The Ninth Circuit Court of Appeals recently ruled that a company with no direct contractual relationship with independent contractors could be held vicariously liable for the actions of those contractors.
The case — Henderson v. United Student Aid Funds, Inc. — involved a claim alleging violations of the Telephone Consumer Protection Act (TCPA) after a debt collector made calls to the plaintiff using a phone number she had not provided to the loan servicing company in connection with her student loans. Nor had she consented to be contacted using that phone number. She sued the debt collection agency, the loan servicing company (Navient), and USA Funds, which owned her student loans.
Under a contract with USA Funds, Navient managed student loan servicing and collection activities. It hired debt collectors to handle collection and repayment. Although there was no contractual relationship between USA Funds and the debt collectors hired by Navient, the plaintiff claimed that the debt collectors were the agents of USA Funds.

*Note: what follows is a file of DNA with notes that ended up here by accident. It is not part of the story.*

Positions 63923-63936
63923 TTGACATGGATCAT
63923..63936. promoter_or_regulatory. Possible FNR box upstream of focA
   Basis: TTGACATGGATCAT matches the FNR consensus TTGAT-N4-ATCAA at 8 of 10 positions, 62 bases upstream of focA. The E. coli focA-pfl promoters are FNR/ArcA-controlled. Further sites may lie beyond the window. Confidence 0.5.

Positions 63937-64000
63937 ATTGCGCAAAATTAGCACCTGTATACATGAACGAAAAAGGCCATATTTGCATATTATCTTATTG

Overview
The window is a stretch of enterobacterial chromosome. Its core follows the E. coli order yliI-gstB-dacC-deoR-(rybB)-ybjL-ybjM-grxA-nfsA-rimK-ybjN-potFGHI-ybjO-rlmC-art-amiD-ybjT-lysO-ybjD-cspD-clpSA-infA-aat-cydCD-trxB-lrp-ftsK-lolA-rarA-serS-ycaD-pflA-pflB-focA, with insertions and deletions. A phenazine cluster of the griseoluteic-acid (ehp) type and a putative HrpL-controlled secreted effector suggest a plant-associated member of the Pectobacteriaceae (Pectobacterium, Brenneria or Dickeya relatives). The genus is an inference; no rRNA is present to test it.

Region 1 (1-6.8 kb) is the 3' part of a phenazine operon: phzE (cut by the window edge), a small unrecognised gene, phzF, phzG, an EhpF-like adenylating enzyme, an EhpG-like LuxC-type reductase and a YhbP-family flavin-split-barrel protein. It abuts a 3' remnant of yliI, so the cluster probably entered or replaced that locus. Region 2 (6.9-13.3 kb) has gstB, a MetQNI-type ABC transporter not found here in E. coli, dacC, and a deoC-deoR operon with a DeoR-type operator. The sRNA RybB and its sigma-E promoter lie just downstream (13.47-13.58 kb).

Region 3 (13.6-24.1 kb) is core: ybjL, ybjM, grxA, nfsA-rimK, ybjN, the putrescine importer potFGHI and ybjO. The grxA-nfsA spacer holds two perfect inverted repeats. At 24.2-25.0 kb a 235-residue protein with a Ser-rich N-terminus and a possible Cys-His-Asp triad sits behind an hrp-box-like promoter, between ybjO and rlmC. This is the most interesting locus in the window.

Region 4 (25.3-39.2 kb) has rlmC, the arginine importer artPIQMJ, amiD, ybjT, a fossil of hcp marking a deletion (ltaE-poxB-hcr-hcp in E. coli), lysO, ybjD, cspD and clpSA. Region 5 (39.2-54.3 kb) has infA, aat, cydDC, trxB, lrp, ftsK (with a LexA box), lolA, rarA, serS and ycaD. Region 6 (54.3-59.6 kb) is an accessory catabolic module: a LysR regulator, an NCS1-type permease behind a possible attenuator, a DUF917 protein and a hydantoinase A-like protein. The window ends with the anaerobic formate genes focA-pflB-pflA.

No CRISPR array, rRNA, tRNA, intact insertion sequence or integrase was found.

The district court granted summary judgment in favor of USA Funds based on its lack of a contractual relationship with the debt collection agencies. On appeal, the Ninth Circuit reversed, finding issues of material fact as to whether USA Funds had ratified the collection agencies’ calling practices.
The Court explained that a jury might find that USA Funds had ratified the debt collectors’ calling practices by not taking steps to prevent TCPA violations. USA Funds routinely conducted audits of Navient’s business practices, which turned up potential TCPA violations by the debt collection agencies. Therefore, the Court concluded there was a triable issue of fact concerning USA Funds’ knowledge of the violations.
In addition, the Court noted, “USA Funds’ audit findings combined with its knowledge about common practices in the industry should have alerted USA Funds that it needed to investigate further. Instead, USA Funds continued to accept the benefits of the debt collectors’ violations and to remain silent about the collectors’ legal obligations under the TCPA…Triable issues of fact exist, therefore, as to whether USA Funds ratified the debt collectors’ actions through willful ignorance.”
The Henderson decision serves as a warning to companies that outsource business to third parties—especially companies in the Ninth Circuit, which has appellate jurisdiction over Arizona and California—that they may need to better monitor the contractors and take appropriate steps if wrongdoing is found.
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